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Are you drawn to upcycling videos? Is that why you clicked on this post and why you enjoy binge-watching tones of YouTube tutorials and hacks on how to glamorize your old furniture?
But getting started with your first project and actually seeing it through seems to be impossible? You're most likely to end up buying the furniture brand new anyway, right?
It doesn't have to be so. Today, I will reveal the ins and outs of completing an upcycling project by ditching the old wives' tales.
1) It's Cheap
I hate to burst your bubble, but it's not always cheaper than buying new or secondhand. My husband and I have successfully upcycled over ten items that we've found in our surroundings. For us, it's mostly turned out to be more expensive than we thought, and we've been in the game for a few years now. We usually need countless paint pots, tools, sandpaper, handles, spray paints, tape measures, gloves, and the list goes on. So, count your costs before you start. Borrow tools or ask around for spare parts and paints. If you do invest in something, get a good drill kit. Hand screwing is not the vibe.
2) It's Quick
You will be greatly mistaken to think that a fresh lick of paint is but an hour's job. Before painting on vinyl (I always find furniture covered in this stuff), you need to either strip it or sand it down so that the paint goes on properly. Also, make sure you prime the surface with gesso before you start painting and give it time to dry properly.
3) It's a One Time Thing
Once you upcycle, you never go back. Once you complete a project, you will find it hard to pay those thousands of won for something new. I wouldn't be surprised if you told me you went dumpster diving in the apartments near you because guess what, I've done so too! It's so satisfying to get a good find and so heartbreaking to walk away from a chest of draws that would look so good in your spare bedroom if only you didn't have one already. It gets so addictive that you want to change your furniture almost every month.
4) It's Long Lasting
There's probably a good reason why it was in the trash in the first place, and sometimes trash is just trash, no matter how hard you've tried to give it a new life. I thought I found the perfect chest of draws for the spare bedroom until the front came off, and it still isn't fixed. I'm keeping it like that until I find a working solution or find a better choice. Most of the draws are still in good condition, so I could make it a trick-draw. The good thing I really like about this is that I don't feel guilty if it does get damaged because I didn't pay the original price. I can be a bit more creative with this furniture, and when I leave Korea, I won't feel so bad about getting rid of it.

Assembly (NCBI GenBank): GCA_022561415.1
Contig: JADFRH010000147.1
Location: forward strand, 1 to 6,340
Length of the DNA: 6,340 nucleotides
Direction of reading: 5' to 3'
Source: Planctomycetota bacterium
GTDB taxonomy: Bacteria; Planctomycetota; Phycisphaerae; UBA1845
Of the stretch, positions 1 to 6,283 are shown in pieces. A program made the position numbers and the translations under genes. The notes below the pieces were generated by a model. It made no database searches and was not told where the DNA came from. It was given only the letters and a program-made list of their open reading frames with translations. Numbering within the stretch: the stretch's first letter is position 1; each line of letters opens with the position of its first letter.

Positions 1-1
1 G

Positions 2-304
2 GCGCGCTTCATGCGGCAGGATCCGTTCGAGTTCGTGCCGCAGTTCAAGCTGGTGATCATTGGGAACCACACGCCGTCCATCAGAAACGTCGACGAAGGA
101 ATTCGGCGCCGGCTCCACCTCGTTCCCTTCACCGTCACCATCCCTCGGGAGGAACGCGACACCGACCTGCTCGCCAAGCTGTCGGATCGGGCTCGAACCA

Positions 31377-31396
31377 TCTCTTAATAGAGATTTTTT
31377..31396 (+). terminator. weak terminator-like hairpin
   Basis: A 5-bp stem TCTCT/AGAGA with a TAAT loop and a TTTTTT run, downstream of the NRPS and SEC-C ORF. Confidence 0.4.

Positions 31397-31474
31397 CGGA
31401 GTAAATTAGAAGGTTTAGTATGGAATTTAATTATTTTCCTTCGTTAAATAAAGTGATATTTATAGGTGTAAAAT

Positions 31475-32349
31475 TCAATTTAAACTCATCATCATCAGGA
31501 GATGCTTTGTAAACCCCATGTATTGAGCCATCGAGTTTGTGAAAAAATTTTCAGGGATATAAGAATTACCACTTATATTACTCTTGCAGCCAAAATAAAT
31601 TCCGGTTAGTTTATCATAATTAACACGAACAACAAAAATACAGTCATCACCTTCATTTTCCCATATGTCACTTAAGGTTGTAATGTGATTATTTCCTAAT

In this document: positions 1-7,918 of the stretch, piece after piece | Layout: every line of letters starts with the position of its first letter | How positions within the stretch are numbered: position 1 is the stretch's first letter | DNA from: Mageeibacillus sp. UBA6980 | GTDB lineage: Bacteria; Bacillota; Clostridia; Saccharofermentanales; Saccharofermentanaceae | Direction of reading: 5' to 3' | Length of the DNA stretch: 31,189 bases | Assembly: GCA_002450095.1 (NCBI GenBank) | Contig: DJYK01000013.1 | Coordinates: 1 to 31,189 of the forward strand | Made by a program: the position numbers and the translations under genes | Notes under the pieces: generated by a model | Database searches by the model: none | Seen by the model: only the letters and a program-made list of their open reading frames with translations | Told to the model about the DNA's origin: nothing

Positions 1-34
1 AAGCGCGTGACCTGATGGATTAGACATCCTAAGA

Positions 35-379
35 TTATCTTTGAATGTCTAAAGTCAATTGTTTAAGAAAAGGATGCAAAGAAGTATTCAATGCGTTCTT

5) Materials are Easy to Find
It is so frustrating to have an idea but have no means of making it come to life. We needed a unit to house our kitchen electricals such as the microwave, rice cooker, air fryer, and other random things. But it was hard to find the right unit because of the large microwave we have, so I was delighted to find a unit that would work, even though I had to cut a hole to make it work. However, finding wooden slabs to create slide out draws has been difficult. Whenever we looked for spare parts, we couldn't find the right size. We tried going to a wood cutting store, but the owner turned us down. We have found some now, but they are yet to be screwed together.
6) Screwing is Easy
Well, it's not. You really need to know how to align everything and what screws work best for what you are trying to fix; otherwise, you'll have multiple holes in the wrong places. Sometimes you can cover it up, but your mistakes won't always be forgiven. I was tired of waiting for my husband to put up the curtains in our bedroom that I decided to give it a go. I watched a tutorial video for putting rodes up (they were from Ikea); however, they were not straight. In the end, we had to do it over again, and now I have to live with the holes in my walls. I would advise you to watch multiple tutorials and pay attention to repairers (they are whizzes at these things).
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